The organ chips are designed to accurately recreate the natural physiology and mechanical forces that cells experience in the human body. An organ-on-a-chip (OOC) is a multi-channel 3-D microfluidic cell culture chip that simulates the activities, mechanics, and physiological response of entire organs and organ systems, a type of artificial organ. The chips are lined with living human cells and their tiny fluidic channels reproduce blood and/or airflow just as in the human body. It constitutes the subject matter of significant biomedical engineering research, more precisely in bio-MEMS. Their flexibility allows the chips to recreate breathing motions or undergo muscle contractions.
The convergence of labs-on-chips (LOCs) and cell biology has permitted the study of human physiology in an organ-specific context, introducing a novel model of in vitro multicellular human organisms. Each organ chip, such as the lung, liver, intestine, or brain, is about the size of a AA battery. One day, they will perhaps abolish the need for animals in drug development and toxin testing. The chip’s transparency allows researchers to see the organ’s functionality, behavior, and response, at the cellular and molecular level.
The organ chips are placed into a research system similar to a computer. Although multiple publications claim to have translated organ functions onto this interface, the movement towards this microfluidic application is still in its infancy. The instrument is designed to recreate the human body’s living environment – including blood flow and breathing motions. Organ on-chip research already allowed to creation of many microfluidic chips that can partially simulate organ function: liver, lungs, gut, etc., and even tumors on-chip.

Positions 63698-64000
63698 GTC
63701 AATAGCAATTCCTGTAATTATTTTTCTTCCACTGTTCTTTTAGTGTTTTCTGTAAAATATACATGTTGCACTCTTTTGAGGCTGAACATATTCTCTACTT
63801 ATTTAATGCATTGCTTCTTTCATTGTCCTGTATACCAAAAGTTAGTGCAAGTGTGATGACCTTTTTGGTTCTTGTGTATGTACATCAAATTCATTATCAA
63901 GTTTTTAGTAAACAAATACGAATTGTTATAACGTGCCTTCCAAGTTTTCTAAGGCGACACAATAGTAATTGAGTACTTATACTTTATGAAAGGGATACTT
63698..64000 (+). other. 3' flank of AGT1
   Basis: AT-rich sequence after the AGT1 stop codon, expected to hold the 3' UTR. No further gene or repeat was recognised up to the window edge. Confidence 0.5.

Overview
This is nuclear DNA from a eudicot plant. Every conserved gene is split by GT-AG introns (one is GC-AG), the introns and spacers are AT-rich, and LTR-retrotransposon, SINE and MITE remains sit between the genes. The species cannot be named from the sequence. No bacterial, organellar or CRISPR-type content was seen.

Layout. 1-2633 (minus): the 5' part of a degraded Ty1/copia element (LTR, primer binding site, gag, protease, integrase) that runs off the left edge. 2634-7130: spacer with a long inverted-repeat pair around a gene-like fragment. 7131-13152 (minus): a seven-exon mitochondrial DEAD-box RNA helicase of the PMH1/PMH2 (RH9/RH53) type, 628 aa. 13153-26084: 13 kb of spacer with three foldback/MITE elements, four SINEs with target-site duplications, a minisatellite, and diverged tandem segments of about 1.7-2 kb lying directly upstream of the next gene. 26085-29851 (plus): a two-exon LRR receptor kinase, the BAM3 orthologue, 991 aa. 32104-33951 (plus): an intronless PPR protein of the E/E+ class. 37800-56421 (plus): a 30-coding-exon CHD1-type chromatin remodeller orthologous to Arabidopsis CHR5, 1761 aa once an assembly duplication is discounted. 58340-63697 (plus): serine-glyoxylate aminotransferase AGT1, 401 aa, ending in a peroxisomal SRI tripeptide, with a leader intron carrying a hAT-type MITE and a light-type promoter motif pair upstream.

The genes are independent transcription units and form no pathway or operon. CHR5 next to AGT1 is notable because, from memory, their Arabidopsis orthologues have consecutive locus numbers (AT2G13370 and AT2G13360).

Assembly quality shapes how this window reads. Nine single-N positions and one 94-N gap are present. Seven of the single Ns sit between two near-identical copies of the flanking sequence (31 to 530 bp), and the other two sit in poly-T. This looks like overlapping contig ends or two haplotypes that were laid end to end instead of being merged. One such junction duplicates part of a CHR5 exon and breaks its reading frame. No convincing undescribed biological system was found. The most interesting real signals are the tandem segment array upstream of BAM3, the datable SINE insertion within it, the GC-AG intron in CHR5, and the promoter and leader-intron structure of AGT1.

Organs-on-chips will vary in design and approach between different researchers. As such, validation and optimization of these systems will likely be a long process. Scientists can use modular instruments to introduce medicines, chemicals, and other toxins to the chip’s environment to test the organ’s response and behavior. Organs that have been simulated by microfluidic devices include the heart, the lung, kidney, artery, bone, cartilage, skin, and more. The modular nature of the system allows scientists to observe and analyze the cells within the organ chips using a variety of research tools and instrumentation.
Nevertheless, building valid artificial organs requires not only precise cellular manipulation but a detailed understanding of the human body’s fundamental intricate response to any event. In some cases, organ chips can be connected together so that scientists can observe how the different organ systems interact, and better understand the impact that different foreign substances introduced into a chip’s environment have on the human body. A common concern with organs-on-chips lies in the isolation of organs during testing. The goal is to be able to link a maximum of parts in order to reproduce a human on-chip. The body is a complex network of physiological processes, making it challenging to simulate a single organ.